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Pop Culture Happy Hour: Christmas Songs, Our Favorites and The, Watchacallit. Best.

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Pop Culture Happy Hour: Christmas Songs, Our Favorites and The, Watchacallit. Best.

Chris Klimek

 I’m glad my folks hung onto this for the 40 years it took me to buy my own turntable.

I’m glad my folks hung onto this for the 40 years it took me to buy my own turntable.

I’d say it was the Pop Culture Happy Hour episode for which I’ve been training my entire life, except we just did the Die Hard episode. Anyway, I was glad to be part of the elite panel of holiday song-pickers summoned to the National Public Radio today to argue which Christmas song is the Muhammad Ali Greatest of All Time yulejam, and which one is our individual favorite at this particular moment. The stakes in the latter instance are lower, but that only complicates the emotional work of choosing, because the shackles of convention are all the way off!

It says something about the company I was in—PCHH regular Stephen Thompson, plus two very smart NPR Music staffers, Lyndsey McKenna and Marissa Lorusso—that my selections were somehow the most uptempo of the lot. (They’re all lovely people, whose affection for mopey holiday songs is one I very much share. Click on “Christmas Mixtapes,” above, for years and years of evidence.)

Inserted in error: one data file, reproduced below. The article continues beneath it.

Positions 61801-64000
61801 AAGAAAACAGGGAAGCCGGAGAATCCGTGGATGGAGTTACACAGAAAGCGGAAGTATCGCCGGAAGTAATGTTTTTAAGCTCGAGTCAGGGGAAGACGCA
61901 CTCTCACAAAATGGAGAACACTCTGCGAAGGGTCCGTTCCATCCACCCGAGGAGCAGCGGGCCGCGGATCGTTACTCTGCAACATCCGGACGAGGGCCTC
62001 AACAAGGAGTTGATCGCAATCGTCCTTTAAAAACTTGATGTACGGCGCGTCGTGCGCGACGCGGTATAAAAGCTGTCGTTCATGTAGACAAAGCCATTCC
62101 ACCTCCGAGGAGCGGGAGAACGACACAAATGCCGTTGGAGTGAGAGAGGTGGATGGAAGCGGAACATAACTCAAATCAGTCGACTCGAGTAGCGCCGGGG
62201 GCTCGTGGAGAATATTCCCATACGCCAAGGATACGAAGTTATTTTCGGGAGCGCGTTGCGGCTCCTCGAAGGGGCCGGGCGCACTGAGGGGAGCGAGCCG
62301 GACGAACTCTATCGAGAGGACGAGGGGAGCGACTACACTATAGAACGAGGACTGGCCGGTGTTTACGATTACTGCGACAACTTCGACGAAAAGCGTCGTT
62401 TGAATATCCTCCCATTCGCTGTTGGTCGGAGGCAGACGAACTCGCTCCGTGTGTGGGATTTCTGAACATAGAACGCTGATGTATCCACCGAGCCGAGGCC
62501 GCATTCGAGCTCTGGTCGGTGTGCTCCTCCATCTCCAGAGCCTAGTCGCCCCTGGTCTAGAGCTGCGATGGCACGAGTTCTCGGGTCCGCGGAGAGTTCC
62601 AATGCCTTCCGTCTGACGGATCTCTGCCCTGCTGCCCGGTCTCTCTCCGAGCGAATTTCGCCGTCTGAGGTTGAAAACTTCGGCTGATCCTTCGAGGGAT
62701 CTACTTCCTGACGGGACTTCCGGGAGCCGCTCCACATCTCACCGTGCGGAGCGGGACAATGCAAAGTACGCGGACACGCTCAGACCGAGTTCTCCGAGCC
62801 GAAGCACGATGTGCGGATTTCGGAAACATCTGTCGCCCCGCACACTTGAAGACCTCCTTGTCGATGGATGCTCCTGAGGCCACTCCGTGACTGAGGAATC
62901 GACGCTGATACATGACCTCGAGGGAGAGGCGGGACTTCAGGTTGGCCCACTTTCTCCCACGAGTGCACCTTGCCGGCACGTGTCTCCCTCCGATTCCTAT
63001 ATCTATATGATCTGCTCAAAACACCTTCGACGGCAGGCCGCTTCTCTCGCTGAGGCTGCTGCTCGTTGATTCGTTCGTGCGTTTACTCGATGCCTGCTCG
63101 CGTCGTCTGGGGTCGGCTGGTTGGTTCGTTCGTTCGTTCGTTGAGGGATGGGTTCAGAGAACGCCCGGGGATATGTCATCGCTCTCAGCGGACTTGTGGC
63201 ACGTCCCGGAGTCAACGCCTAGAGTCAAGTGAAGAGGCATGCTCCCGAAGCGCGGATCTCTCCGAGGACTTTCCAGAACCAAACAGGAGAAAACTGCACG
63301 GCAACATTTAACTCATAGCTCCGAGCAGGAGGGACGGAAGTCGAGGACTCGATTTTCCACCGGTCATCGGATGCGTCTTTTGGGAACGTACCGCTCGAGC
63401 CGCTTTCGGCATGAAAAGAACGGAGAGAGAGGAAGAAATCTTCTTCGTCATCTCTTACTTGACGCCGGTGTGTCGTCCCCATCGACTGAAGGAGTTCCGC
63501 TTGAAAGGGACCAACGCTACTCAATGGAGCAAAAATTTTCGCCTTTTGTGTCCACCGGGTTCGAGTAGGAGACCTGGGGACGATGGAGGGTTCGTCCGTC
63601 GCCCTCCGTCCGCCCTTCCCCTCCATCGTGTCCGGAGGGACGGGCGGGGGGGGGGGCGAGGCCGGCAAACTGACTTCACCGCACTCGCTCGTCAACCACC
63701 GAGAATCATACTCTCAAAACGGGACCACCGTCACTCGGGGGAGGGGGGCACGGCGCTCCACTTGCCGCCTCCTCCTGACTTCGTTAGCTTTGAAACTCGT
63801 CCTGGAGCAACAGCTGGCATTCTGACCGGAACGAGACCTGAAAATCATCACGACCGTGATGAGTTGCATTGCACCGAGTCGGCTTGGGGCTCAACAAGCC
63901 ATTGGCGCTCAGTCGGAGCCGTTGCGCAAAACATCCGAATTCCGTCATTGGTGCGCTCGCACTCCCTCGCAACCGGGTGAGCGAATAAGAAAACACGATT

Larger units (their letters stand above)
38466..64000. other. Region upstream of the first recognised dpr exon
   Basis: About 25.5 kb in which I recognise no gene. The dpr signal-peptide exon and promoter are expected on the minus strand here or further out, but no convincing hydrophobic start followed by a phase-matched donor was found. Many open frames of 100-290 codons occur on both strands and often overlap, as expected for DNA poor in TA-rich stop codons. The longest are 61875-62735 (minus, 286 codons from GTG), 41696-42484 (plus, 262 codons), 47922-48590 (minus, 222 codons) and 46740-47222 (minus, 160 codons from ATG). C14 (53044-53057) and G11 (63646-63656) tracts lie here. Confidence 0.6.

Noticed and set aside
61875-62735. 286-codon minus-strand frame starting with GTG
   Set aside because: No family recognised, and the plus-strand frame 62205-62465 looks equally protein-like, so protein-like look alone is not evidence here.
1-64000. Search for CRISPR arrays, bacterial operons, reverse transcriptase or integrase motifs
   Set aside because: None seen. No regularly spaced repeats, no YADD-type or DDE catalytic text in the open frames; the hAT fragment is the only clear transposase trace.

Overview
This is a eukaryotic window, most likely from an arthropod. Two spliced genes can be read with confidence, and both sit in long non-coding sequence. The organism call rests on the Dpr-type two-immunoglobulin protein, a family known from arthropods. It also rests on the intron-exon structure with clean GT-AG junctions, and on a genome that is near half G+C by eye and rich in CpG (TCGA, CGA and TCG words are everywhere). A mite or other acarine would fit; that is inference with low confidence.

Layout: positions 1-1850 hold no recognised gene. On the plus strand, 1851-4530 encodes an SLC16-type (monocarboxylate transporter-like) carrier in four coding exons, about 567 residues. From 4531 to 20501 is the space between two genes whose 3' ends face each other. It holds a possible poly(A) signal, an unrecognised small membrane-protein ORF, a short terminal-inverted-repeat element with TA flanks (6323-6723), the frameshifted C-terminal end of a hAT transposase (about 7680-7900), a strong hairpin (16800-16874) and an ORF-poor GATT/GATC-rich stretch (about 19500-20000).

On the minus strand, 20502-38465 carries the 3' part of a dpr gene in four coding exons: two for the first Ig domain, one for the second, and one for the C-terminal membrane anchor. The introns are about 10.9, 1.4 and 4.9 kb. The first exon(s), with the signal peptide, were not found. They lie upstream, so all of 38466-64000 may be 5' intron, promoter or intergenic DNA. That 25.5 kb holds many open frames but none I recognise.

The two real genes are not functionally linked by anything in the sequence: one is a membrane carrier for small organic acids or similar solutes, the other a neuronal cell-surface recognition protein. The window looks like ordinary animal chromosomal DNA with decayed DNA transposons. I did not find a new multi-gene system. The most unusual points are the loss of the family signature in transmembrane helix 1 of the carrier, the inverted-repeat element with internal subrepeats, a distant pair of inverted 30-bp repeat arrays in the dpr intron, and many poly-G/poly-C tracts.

Had this episode been recorded at an earlier or later hour of the day, I might’ve stanned for James Brown’s “Santa Claus Go Straight to the Ghetto” or “Christmas Love” by Rotary Connection  or The Killers' "Great Big Sled" or even the ‘87 U2 version of Darlene Love’s classic “Christmas (Baby Please Come Home).” But I chose to stump for the lead track off Blue Wave Christmas, the latest ineffable installment in my generally somewhat effable Yuletunes Eclectic and Inexplicable series. (See here, you.) There’s no promotion like self-promotion. Ebeneezer Scrooge had to learn that the hard way. I don’t know what that means, but if you say it out loud with the inflections in the right places, it sounds like it means something.

FURTHER READING: Since Marissa chose “All I Want For Christmas Is You” as her all-timer, perhaps you’d like to revisit my five-year-old Slate piece trying to puzzle out why this song, from 1994, is the most recent entry to be admitted to the perennial holiday songbook. Or my six-year-old Washington Post story about sad-sack seasonal sounds.